Paul Whiteman: Grammy Hall of Fame Awards[54]
Year Recorded Title Genre Label Year Inducted Notes
1920 "Whispering" Jazz (single) Victor 1998
1927 "Rhapsody in Blue" Jazz (single) Victor 1974
1928 "Ol' Man River" Jazz (single) Victor 2006

See also


  1. ^ "Paul Whiteman - American bandleader". Retrieved 2017. 
  2. ^ "Paul Whiteman: American Bandleader". Retrieved 2017. 
  3. ^ a b c "Paul Whiteman 'The King of Jazz' (1890-1967)". Red Hot Jazz. Retrieved 2015. 
  4. ^ a b DeVeaux, Scott; Giddins, Gary (2009). Jazz (1 ed.). New York: W.W. Norton. ISBN 978-0-393-06861-0. 
  5. ^ Yanow, Scott. "Paul Whiteman". AllMusic. Retrieved 2009. 
  6. ^ Ellington, Edward Kennedy (1973). Music is My Mistress (Repr. d. Ausg. Garden City, N.Y. 1973. ed.). New York: Da Capo Press. ISBN 0-306-80033-0. 
  7. ^ "Answers to Questions," Cleveland Plain Dealer, June 2, 1935, p. M-10.
  8. ^ "Paul Whiteman Dead at 77 of Heart Attack", Rockford IL Register-Republic, December 29, 1967, p. 1.
  9. ^ "Music Industry Giant, Paul Whiteman Dead at 77", Boston Herald, December 30, 1967, p. 10.
  10. ^ Don Rayno, _Paul Whiteman: Pioneer in American Music_ Vol. 1
  11. ^ "Paul Whiteman: American Bandleader". Encyclopdia Britannica. Retrieved 2015. 
  12. ^ Albert Haim, "Paul Whiteman and His Ambassador Orchestra",; accessed January 7, 2016.
  13. ^ "History of Jazz Time Line: 1922". All About Jazz. Archived from the original on April 15, 2011. Retrieved 2010. 
  14. ^ Wilder, Alec (1990). American Popular Song: The Great Innovators 1900-1950. New York & Oxford: Oxford University Press. ISBN 0-19-501445-6. 
  15. ^ Berrett, Joshua (2004). Louis Armstrong & Paul Whiteman: Two Kings of Jazz. Yale University Press. p. 123. ISBN 978-0-300-10384-7. 
  16. ^ a b "Paul Whiteman Biography". PBS. Retrieved 2015. 
  17. ^ CD liner notes: Chart-Toppers of the Twenties, 1998 ASV Ltd.
  18. ^ Whitburn, Joel (1996). The Billboard Book of Top 40 Hits (6. ed., rev. and enl. ed.). New York: Billboard Publications. ISBN 9780823076321.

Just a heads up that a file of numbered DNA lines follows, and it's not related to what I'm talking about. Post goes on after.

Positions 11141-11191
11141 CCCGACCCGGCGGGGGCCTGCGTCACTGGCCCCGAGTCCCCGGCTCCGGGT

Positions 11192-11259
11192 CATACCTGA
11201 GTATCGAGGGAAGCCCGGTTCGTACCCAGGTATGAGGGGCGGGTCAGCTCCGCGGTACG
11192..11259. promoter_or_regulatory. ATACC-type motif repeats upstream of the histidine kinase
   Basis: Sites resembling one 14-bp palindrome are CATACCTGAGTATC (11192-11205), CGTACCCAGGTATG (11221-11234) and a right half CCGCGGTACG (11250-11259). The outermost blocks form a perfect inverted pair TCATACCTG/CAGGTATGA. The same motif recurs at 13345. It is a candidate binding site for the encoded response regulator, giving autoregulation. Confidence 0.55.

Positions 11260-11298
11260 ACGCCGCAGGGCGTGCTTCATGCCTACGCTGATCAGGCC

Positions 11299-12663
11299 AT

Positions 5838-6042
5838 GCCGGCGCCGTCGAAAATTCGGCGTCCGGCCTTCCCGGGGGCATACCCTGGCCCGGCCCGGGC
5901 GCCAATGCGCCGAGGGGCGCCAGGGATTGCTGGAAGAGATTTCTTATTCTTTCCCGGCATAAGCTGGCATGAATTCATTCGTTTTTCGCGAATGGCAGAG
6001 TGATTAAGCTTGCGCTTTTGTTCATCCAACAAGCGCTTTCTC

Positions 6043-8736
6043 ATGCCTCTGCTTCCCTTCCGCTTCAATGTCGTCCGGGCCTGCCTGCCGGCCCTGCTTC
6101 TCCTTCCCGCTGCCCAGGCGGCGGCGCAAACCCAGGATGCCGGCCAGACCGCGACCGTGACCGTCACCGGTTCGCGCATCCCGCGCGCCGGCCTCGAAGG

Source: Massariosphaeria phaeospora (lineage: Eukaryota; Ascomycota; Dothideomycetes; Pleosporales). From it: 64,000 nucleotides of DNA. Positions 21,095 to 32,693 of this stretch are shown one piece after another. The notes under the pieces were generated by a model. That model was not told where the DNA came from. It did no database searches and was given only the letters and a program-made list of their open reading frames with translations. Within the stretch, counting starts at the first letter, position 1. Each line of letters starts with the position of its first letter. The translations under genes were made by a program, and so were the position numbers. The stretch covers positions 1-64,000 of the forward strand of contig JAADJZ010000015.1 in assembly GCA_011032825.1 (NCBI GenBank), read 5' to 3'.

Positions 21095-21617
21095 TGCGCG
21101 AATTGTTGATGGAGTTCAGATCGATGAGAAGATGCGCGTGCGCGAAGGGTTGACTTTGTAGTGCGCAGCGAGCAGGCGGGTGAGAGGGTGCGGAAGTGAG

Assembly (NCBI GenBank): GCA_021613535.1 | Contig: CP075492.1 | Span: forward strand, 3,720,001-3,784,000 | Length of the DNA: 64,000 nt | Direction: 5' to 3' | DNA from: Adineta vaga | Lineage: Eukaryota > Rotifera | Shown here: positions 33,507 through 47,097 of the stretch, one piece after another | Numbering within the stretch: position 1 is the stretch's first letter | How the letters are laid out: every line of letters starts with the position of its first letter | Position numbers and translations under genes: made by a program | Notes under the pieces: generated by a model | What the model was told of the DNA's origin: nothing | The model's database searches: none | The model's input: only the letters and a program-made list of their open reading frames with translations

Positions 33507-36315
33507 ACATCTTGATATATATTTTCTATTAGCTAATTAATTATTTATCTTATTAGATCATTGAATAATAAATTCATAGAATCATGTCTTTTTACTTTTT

19. ^ a b Vera, Billy (2000). From the Vaults Vol. 1: The Birth of a Label - the First Years (CD). Hollywood: Capitol Records. p. 2. 
  20. ^ Rayno, Don (2003). Paul Whiteman - Pioneer in American Music - Volume 1: 1890-1930. Lanham, Maryland, USA: Scarecrow Press, Inc. p. 183. ISBN 0-8108-4579-2. 
  21. ^ "Variety". January 11, 1928. 
  22. ^ Rayno, Don (2003). Paul Whiteman - Pioneer in American Music - Volume 1: 1890-1930. Lanham, Maryland, USA: Scarecrow Press, Inc. p. 192. ISBN 0-8108-4579-2. 
  23. ^ "New York Herald Tribune". March 30, 1928. 
  24. ^ Pairpoint, Lionel. "...And Here's Bing!". BING magazine. International Club Crosby. Retrieved 2016. 
  25. ^ Terrace, Vincent (1999). Radio Programs, 1924-1984: A Catalog of More Than 1800 Shows. McFarland & Company, Inc. ISBN 978-0-7864-4513-4. Pp. 510-511.
  26. ^ Dunning, John (1998). On the Air - The Encyclopedia of Old-Time Radio. New York: Oxford University Press. pp. 70-71. ISBN 0-19-507678-8. 
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  • Whiteman, Paul (1926). Jazz. J. H. Sears. 
  • Whiteman, Margaret Livingston; Leighton, Isabel (1933). Whiteman's Burden. Viking Press. ASIN B000856DAI. 
  • Whiteman, Paul; Lieber, Leslie (1948). How To Be A Band Leader. Robert McBride & Company. 
  • DeLong, Thomas A. (1983). Pops: Paul Whiteman, King of Jazz. New Century Publishers. ISBN 978-0832902642. 
  • Rayno, Don (2003). Paul Whiteman: Pioneer in American Music, 1890-1930 (Studies in Jazz). Scarecrow Press. ISBN 978-0810845794.